That Was The Week That Was


• Announcing a couple of events coming up at Bethel University: a faculty workshop on Pietism and Christian colleges that I’ll be directing, and a much larger initiative led by my seminary colleague Chris Armstrong, on “work with purpose.”

• And another announcement: of a class on the history of the Evangelical Covenant Church (and the influence of Pietism on it) at Salem Covenant Church.

• The president of the American Historical Association wants historians to value their roles as teachers.

• The “Best Books of 2012” lists keep on coming…

…There and Everywhere

Rosa Parks
Rosa Parks (1913-2005), with Martin Luther King, Jr. in the background – U.S. Information Agency

• I once heard a senior colleague (not a historian) repeat the myth that Rosa Parks was a simple seamstress who stumbled into civil rights history… Apparently, that’s not an isolated misconception.

• A little while back, I noted the attention that Steven Spielberg’s Lincoln is drawing from historians, both critical and approving… Two of the contributors to a roundtable discussion of the film at The Atlantic are Kate Masur (the Northwestern Univ. historian who wrote a widely-read op-ed criticizing the movie’s paucity of African-American characters) and Tony Horwitz, the journalist whose Confederates in the Attic is one of my favorite books about the Civil War and its continuing impact on American culture.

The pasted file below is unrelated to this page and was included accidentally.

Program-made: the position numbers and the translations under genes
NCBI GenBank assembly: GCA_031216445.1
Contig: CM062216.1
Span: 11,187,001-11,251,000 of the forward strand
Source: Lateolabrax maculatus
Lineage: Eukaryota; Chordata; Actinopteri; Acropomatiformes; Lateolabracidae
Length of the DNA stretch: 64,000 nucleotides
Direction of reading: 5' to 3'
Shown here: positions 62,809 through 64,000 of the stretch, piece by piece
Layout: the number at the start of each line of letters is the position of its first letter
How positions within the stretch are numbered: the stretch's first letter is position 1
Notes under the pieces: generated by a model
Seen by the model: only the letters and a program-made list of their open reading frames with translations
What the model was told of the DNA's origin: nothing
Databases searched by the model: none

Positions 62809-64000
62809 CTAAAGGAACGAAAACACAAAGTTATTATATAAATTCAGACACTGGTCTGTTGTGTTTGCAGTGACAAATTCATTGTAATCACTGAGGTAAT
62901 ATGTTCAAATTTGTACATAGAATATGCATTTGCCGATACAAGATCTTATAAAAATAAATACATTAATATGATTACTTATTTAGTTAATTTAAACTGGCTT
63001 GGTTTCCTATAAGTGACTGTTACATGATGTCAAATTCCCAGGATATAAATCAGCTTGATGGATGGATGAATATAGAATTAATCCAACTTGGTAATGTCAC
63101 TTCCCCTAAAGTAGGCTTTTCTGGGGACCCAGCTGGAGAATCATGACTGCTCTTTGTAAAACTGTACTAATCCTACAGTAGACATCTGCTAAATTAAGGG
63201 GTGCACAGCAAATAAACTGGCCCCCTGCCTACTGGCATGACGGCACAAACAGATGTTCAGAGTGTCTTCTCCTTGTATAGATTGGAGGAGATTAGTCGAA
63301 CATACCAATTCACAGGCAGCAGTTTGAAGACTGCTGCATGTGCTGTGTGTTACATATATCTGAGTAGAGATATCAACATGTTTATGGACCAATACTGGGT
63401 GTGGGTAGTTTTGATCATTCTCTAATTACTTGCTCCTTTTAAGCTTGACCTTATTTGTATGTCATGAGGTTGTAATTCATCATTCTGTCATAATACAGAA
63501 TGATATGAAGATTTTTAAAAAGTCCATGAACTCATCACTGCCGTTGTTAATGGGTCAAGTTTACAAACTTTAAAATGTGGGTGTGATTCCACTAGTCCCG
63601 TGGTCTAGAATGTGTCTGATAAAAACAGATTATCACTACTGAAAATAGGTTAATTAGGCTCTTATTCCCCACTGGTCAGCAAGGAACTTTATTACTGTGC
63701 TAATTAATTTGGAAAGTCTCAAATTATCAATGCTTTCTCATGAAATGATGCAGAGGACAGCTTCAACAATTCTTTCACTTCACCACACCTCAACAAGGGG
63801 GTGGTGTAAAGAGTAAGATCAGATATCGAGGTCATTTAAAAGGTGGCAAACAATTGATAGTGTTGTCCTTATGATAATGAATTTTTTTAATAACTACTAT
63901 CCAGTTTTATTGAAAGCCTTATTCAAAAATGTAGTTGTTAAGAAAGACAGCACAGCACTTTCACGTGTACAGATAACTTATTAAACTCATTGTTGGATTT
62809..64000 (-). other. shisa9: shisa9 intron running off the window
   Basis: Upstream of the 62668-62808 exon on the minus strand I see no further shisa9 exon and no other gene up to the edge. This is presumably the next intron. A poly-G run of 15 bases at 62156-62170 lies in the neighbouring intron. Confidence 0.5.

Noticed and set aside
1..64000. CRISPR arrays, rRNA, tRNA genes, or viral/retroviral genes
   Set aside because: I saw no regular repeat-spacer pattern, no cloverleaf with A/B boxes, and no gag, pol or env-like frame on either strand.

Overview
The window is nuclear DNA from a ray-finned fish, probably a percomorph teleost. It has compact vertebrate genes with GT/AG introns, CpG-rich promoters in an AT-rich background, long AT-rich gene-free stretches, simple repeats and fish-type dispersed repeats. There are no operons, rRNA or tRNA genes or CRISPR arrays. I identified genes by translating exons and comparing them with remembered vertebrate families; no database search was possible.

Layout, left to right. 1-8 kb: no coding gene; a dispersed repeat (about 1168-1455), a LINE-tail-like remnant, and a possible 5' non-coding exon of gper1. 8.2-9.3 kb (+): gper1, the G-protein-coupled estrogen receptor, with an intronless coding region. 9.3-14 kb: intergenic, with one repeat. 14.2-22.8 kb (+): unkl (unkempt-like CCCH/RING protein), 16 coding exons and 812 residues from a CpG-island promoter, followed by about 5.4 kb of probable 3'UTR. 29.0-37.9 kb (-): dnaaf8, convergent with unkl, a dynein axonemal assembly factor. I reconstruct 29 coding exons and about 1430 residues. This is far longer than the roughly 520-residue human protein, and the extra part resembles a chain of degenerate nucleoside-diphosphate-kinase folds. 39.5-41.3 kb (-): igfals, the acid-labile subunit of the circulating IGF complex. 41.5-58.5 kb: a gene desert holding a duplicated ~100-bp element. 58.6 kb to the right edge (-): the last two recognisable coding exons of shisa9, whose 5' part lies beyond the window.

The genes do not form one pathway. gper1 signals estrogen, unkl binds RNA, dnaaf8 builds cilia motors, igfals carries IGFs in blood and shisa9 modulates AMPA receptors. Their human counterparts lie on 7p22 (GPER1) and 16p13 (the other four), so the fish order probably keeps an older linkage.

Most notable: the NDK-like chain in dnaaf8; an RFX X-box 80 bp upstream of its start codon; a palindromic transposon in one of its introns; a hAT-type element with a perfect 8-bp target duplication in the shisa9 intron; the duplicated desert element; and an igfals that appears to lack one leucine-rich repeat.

• Catherine Woodiwiss identified still another virtue of the new Lincoln movie: “…its surprisingly mature meditation on wisdom, freedom, and the necessity of employing the former when granted the latter,” and what that means for leadership in a “state of exception.”

Jay Case followed up on his post about our anti-slavery attitudes being an undeserved grace (discussed here late last month) by recommending a leading book on the rise and fall of slavery in North America.

• Francis Collins: world-class scientist, Christian apologist, blogger.

Nicholas Kristof in Christianity Today: “On a lot of humanitarian issues, people on the secular and evangelical sides have strongly held beliefs that create deep, political polarization. Each side propels itself toward areas that are hardest to find agreement on because they’re the areas that are defined as most important. Instead, we should be focusing on areas where there is common ground.”

Sculpted head of John the Baptist
Wooden sculpture of the head of John the Baptist, by South American artist Santiago Martinez Delgado – Wikimedia

• A couple of nice reflections on Advent from The Christian Century: editor Debra Bendis on learning to appreciate the “sweetness of something that’s coming to us, and to all who call out for it” as her elderly parents enter nursing home care; and Presbyterian pastor Emory Gillespie on the “acquired taste” of John the Baptist.

• A new survey of historians finds most are satisfied with their careers, yet frustrated by their institutional leaders, disappointed in the preparedness of their students, and worried about the chances of getting tenure-track jobs.

• What it can look like to promote the digital humanities at a liberal arts college.

• And such institutions partnering to spread costs and share resources: a higher education trend?

• This weekend’s suggested reading from our department blog included two interactive maps (one showing the spread of the printing press in late medieval Europe, the other mapping how the Luftwaffe bombed England in 1940-1941), two explosions that didn’t happen (one in Russia, the other literally out of this world), and theatre and language in World War I.

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